An early proposal for overcoming these problems was made by Dr. Jeno Toth of Hungary. Legend has it that Dr. Toth observed that even at temperatures well below freezing, snow and ice did not form on outdoor surfaces near where commercial plants discharged waste products resulting from alcohol distillation processes. Thus, after experimentation, he proposed the use of these distillation byproducts as alternatives to chloride salts as anti-freezing and deicing agents. A description of his experimentation with these compounds is found in U.S. Pat. No. 4,676,918, issued Jun. 30, 1987.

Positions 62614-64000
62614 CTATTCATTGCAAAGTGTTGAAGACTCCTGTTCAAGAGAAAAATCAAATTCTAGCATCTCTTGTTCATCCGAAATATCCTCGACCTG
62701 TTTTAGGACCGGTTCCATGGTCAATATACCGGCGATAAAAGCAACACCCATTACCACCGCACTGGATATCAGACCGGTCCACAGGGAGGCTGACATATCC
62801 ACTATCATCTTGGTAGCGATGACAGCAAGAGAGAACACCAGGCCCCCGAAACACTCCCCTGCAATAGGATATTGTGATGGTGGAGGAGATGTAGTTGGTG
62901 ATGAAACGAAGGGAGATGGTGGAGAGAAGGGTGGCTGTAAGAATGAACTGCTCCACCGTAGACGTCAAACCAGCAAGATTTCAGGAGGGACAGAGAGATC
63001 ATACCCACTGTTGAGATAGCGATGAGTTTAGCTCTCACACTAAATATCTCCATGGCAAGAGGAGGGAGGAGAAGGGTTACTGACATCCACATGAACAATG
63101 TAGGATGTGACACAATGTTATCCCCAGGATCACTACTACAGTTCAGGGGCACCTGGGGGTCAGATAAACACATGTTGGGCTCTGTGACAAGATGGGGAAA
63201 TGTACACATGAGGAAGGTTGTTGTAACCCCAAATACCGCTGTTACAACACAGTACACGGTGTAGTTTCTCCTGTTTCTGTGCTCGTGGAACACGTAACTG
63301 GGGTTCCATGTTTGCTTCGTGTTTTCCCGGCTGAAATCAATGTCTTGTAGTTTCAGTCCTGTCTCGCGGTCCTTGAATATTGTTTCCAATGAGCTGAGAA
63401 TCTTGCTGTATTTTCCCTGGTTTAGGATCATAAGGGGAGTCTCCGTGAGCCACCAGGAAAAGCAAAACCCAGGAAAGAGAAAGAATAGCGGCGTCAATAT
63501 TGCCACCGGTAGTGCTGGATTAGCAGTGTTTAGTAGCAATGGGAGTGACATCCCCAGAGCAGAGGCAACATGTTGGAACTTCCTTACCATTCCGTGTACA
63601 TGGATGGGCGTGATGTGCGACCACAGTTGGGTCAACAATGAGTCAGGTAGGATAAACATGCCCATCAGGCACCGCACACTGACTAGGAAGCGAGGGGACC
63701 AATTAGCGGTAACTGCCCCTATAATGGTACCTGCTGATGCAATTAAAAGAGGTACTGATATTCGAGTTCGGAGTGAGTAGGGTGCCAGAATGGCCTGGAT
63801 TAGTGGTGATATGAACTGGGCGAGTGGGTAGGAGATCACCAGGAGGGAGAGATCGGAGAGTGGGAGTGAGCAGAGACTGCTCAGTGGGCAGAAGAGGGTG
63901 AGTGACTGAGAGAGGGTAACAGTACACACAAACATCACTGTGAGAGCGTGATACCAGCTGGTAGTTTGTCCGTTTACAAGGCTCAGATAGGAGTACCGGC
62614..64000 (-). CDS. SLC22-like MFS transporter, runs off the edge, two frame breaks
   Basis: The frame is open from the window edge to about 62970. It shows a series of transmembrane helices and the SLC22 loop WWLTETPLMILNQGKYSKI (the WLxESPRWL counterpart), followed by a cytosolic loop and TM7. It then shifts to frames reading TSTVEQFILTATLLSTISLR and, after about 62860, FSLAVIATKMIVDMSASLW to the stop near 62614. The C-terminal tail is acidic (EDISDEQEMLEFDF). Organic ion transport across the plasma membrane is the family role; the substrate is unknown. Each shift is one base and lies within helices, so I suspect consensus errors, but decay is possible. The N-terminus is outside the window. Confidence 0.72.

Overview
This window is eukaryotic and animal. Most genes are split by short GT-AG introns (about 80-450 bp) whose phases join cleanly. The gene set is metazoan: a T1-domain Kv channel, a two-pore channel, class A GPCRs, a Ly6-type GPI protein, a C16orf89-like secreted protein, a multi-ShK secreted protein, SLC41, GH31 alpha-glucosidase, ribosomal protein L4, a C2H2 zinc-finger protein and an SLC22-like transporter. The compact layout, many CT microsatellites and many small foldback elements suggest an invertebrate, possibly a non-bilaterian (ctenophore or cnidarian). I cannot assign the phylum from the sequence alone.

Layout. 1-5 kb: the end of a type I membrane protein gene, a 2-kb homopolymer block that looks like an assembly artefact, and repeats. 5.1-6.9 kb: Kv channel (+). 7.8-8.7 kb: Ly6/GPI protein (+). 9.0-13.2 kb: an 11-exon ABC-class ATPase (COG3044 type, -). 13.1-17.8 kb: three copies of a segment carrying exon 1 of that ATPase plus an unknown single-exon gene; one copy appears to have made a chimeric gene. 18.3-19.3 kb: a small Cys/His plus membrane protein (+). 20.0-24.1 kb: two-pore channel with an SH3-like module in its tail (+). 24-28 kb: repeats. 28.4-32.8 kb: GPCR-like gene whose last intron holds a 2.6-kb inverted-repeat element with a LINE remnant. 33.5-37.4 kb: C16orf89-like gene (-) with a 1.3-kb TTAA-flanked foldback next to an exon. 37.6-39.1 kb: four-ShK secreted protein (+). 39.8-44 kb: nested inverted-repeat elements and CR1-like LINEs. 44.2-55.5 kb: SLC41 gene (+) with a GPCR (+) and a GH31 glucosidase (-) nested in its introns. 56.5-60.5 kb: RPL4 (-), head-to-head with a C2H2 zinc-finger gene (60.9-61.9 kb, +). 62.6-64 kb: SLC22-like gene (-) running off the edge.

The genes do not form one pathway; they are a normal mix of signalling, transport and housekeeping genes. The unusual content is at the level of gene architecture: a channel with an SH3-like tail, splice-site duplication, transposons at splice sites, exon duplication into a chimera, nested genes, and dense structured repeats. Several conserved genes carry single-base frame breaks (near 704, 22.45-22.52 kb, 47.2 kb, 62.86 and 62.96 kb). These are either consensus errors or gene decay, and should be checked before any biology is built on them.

Later proposals seeking to diversify from Dr. Toth's work propose the use of similar types of byproducts as anti-freezing or deicing agents. For example, U.S. Pat. Nos. 5,709,813, 5,709,812, and 5,635,101, all to Janke et al., propose the use of the waste byproducts of the wet corn milling, wine, and cheese-making processes as anti-freezing and deicing agents. While the compositions forming these byproducts serve as effective anti-freezing and deicing agents, several limitations remain.